Here are some of the most helpful links I’ve found concerning eosinophilic disorders:

What Are Eosinophilic Disorders? - Here is an easy-to-read explanation of the disorders.

Life Without Food - This is written by a child who has the disease.

I will end with an excerpt from an article I found here.  It’s from a piece titled “In Your Own Words” by Michelle Racioppo.  While we do not know that Silas has an eosinophilic disorder, so much of this article mirrors our daily lives (though Silas does not have a feeding tube).  Reading the last paragraph brought tears to my eyes as I thought of Silas at his own birthday party watching everyone else eat the Spiderman cake he chose - knowing he would not be able to eat any of it himself.

This disease has more questions than answers. It truly seems so unnatural to ask a child to not eat food. To trial certain foods and then have to take them way again – It is absolutely heartbreaking…  But it is him who has endured the pain, the tests, the medication, the surgery, the food deprivation, the cravings, the Everything. It is him who is our Hero. I am humbled and honored to be his mother. We have watched him with his quiet strength, develop in his faith, grow in his character, shine with empathy for others.

If you saw Sam, you would never know unless we told you that he has this disease. You would surely never guess he had a feeding tube in his stomach. He runs, plays, wrestles like all 8 year old boys do. We are grateful that he “looks” and “acts” so normal. We are grateful for all of the “normalcy” he does have in his life: his friends, his brother, his school, his grandparents, his love of baseball and video games.

However, part of what children with this disease can face is discrimination, because they do look so good on the outside, some find it hard to believe they are really sick. These kids need our compassion and understanding. The damage and pain is ravaging them on the inside, in a place you cannot see. But live with an EGID child and you will know the truth. Hold them, as they cannot sleep at night because of the pain in their stomach. Follow them as they reflux and run to the bathroom. Watch them as they play hard outside and then collapse on the couch saying ”mommy my tummy hurts so bad!” Wait for the phone call (for the third time this week) from the school nurse to please come pick up your child as he is too sick to stay. Observe them as they fast for their next endoscopy procedure. Grieve for them as they put their face in the plate of family dinner that they are not allowed to eat, but just want to smell. Cry when they decline their best friend’s sleepover because morning will be too hard to not eat favorite waffles. Celebrate at a Birthday Party until you realize everyone can eat the Pizza and Cake, except for one. Then you will know. You will know the grief of watching what a child with this disease lives day in and day out. It is courage defined.


Tuesday, March 8, 2011

Dr. Weinstein - March 2011

Last week was our much anticipated visit with Dr. Weinstein.  He is the endocrinologist who specializes in Glycogen Storage Diseases.  He sees patients and performs research on GSD at Shands Hospital in Gainesville, FL, and is associated with the University of Florida.  If any of you reading came across this site because you or someone you know has GSD, you MUST go to see him.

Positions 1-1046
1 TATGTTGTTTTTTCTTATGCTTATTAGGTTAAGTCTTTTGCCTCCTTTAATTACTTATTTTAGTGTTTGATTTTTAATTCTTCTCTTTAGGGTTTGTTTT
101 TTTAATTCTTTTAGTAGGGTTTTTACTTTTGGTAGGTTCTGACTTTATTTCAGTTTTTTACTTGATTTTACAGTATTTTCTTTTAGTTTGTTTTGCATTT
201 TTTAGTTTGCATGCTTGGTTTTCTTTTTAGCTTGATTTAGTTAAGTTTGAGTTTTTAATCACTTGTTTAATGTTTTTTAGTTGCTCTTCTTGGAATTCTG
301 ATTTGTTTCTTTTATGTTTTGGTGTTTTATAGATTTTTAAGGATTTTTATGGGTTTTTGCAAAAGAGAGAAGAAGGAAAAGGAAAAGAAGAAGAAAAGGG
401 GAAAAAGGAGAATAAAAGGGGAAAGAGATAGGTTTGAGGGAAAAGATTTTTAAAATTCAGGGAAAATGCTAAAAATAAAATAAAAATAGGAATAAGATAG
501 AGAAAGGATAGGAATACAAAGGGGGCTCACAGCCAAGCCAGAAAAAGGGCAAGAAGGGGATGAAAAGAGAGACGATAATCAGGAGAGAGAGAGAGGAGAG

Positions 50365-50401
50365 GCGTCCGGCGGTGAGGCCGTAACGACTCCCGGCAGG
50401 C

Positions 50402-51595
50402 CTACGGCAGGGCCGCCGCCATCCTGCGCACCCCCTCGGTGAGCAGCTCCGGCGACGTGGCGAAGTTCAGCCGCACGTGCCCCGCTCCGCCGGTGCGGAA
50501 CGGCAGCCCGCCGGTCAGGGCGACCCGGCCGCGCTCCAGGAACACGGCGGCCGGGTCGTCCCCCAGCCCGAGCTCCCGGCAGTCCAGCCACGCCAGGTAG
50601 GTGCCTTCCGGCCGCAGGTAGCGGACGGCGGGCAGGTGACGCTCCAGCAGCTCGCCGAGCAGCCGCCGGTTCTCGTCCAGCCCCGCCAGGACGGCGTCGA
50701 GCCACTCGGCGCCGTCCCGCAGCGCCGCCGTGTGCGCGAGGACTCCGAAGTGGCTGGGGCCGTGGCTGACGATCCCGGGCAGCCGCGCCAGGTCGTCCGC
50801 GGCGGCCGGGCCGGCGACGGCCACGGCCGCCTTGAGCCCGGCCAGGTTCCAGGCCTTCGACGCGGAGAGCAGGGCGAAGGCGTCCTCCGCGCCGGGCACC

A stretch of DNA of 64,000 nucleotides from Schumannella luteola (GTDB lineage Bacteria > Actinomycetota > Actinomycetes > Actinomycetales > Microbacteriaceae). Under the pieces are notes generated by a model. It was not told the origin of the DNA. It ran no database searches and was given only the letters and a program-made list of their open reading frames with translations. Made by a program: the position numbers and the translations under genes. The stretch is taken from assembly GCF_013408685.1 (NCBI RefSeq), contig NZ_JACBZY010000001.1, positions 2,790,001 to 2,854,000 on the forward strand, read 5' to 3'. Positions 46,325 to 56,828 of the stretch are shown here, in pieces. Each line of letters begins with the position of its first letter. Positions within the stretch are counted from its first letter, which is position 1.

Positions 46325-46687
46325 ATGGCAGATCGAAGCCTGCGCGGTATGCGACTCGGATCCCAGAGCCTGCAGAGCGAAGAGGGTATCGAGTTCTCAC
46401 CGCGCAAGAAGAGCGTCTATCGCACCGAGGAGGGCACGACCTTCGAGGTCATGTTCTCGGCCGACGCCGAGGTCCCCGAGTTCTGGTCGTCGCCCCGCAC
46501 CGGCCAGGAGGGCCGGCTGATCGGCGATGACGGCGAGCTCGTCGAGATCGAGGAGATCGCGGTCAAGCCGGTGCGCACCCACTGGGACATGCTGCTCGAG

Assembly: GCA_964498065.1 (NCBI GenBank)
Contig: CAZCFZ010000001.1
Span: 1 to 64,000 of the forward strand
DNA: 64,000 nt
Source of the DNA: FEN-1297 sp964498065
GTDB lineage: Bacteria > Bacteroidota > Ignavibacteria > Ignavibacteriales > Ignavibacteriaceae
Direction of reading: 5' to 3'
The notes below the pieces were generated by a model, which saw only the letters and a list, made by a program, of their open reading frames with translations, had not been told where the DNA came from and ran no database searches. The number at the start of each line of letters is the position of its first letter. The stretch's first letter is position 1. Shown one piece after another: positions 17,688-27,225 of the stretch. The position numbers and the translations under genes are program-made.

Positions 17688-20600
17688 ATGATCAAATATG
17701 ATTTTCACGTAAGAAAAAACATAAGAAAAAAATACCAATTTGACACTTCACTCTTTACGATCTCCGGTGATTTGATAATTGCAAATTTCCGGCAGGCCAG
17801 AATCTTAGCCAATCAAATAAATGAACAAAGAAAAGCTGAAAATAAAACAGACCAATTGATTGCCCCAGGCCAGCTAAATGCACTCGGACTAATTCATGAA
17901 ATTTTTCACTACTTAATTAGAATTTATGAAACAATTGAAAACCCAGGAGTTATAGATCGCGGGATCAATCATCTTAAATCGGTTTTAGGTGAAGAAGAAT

The trip down on Tuesday was long - almost 10 hours.  But, to be five, Silas did well, and we arrived around 7:00 pm FL time.  We stayed at the Country Inn & Suites because it is the only hotel in the area with an indoor pool, and it is only about 3 miles from the hospital.  We didn’t have much spare time, but the pool was a good way to let Silas play a bit after riding all day and before going to the hospital.

Wednesday morning, we checked into the hospital about 10:00.  Not too long after that, we met with Dr. W.  I was encouraged because he was very committed to helping us find an answer before we left.  He wasn’t sure that Silas has GSD, but he thought it was a disorder of gluconeogenesis (I think that’s the right one).  The nurses put in an IV so they could do hourly blood draws while Silas was there.  With the IV, they could just poke him once and get what they needed from the IV line each time.

Silas has been to so many doctors and been poked so many times.  He was very hesitant at first and tried to scope out the situation.  However, Dr. W tries very hard to make the kids have a good time.  There is a play room on the hallway that the kids can use.  It has toys, games, videos, crayons, paint, etc.  There was even a Wii in our room.  The kids can also take one of the tiles out of the ceiling and paint it.  And, Dr. W often brought presents.  One time, Silas picked out a Christmas video from the play room.  Dr. W said, “You chose a Christmas video.  That means you get a Christmas present.”  Silas was thrilled.

I mentioned the ceiling tiles.  Below is a picture of the tile Silas painted.  He said it is him and Dr. W playing outside together.  He had Criss help him with the sun, but Silas did the rest.  Notice the dots inside Silas’ tummy.  He said that was his chicken nuggets and bread.  The nurses loved it and had us put it where they could see it from their office window.

Dr. W began by having Silas eat his usual diet.  Nothing abnormal was showing up in his blood work, so the next day (Thursday), we added in some of the foods that we know bother him.  Even with the food challenge, nothing was showing up.  Later that day, Dr. W told us that if nothing had happened by dinner, we would be discharged.  (Our visit was originally set for one night.  However, Dr. W had said we might add a night if needed.)  He said that if the problem was metabolic, there would have been abnormalities in Silas’ blood work by this point.  I felt sick at my stomach.  I had hoped that we would finally have answers and that someone would be able to help him.